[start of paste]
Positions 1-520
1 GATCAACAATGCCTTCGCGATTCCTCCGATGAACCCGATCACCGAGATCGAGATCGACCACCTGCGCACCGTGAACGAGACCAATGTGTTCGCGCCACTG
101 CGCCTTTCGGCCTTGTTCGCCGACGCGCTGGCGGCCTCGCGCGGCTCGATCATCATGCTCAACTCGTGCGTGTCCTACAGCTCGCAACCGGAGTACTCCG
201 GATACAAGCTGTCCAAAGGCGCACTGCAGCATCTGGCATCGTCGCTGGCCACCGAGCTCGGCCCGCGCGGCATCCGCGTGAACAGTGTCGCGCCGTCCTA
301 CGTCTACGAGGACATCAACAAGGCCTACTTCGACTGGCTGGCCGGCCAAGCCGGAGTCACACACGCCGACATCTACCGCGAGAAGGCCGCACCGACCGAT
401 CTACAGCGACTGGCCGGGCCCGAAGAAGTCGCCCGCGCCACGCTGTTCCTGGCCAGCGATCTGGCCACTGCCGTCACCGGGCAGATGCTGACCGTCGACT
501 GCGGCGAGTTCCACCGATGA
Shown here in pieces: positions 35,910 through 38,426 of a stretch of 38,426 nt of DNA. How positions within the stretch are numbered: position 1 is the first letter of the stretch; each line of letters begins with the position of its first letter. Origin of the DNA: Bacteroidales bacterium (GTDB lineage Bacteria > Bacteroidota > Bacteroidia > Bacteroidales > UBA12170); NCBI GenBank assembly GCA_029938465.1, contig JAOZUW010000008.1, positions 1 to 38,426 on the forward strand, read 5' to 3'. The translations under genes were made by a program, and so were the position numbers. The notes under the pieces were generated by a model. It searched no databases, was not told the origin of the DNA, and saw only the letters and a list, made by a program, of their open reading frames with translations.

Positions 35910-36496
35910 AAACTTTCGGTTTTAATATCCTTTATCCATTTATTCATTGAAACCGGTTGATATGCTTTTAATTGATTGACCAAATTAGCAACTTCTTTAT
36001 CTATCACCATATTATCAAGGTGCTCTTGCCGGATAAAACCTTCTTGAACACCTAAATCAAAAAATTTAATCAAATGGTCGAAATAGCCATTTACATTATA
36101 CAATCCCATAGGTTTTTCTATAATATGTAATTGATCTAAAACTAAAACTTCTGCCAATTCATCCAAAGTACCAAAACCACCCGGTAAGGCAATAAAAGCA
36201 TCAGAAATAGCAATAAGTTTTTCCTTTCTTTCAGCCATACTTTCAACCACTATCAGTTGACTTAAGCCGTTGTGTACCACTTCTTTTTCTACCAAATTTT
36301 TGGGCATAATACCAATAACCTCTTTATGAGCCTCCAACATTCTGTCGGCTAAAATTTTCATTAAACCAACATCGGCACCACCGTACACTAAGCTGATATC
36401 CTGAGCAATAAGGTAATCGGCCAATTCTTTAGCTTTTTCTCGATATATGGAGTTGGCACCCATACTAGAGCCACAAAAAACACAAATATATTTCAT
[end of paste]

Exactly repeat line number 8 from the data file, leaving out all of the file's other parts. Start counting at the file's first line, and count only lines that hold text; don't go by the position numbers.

Shown here in pieces: positions 35,910 through 38,426 of a stretch of 38,426 nt of DNA. How positions within the stretch are numbered: position 1 is the first letter of the stretch; each line of letters begins with the position of its first letter. Origin of the DNA: Bacteroidales bacterium (GTDB lineage Bacteria > Bacteroidota > Bacteroidia > Bacteroidales > UBA12170); NCBI GenBank assembly GCA_029938465.1, contig JAOZUW010000008.1, positions 1 to 38,426 on the forward strand, read 5' to 3'. The translations under genes were made by a program, and so were the position numbers. The notes under the pieces were generated by a model. It searched no databases, was not told the origin of the DNA, and saw only the letters and a list, made by a program, of their open reading frames with translations.